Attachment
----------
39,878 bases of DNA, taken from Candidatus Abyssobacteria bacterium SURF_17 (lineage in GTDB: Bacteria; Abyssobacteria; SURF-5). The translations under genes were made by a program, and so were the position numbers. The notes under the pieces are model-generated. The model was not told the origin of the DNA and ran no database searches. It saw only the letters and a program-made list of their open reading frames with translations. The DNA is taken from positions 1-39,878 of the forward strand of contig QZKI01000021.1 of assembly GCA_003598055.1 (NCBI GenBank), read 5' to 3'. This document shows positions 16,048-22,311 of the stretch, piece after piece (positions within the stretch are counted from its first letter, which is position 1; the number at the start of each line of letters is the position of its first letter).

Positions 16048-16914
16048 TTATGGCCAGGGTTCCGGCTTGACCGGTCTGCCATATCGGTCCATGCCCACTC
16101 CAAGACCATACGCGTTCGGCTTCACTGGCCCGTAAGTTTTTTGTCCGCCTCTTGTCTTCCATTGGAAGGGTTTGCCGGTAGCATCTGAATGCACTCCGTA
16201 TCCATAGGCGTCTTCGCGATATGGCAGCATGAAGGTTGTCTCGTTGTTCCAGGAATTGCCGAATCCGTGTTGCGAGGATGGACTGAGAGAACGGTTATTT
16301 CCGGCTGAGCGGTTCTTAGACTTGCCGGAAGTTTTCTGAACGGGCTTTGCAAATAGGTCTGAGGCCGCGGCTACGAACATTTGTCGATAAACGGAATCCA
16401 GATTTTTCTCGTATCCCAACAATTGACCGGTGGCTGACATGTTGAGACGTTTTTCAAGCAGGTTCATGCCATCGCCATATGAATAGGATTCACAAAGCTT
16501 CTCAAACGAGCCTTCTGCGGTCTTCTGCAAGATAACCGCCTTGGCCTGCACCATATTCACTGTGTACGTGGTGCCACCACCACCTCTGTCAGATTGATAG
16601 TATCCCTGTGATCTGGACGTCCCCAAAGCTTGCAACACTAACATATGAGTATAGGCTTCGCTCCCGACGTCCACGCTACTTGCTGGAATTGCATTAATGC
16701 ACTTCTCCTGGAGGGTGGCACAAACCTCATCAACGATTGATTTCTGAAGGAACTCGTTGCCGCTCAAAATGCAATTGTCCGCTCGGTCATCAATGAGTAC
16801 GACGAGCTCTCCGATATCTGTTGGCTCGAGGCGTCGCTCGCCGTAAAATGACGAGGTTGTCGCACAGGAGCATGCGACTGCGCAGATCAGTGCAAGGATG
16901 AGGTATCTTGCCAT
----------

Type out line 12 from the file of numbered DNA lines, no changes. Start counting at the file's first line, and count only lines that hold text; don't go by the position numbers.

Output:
16901 AGGTATCTTGCCAT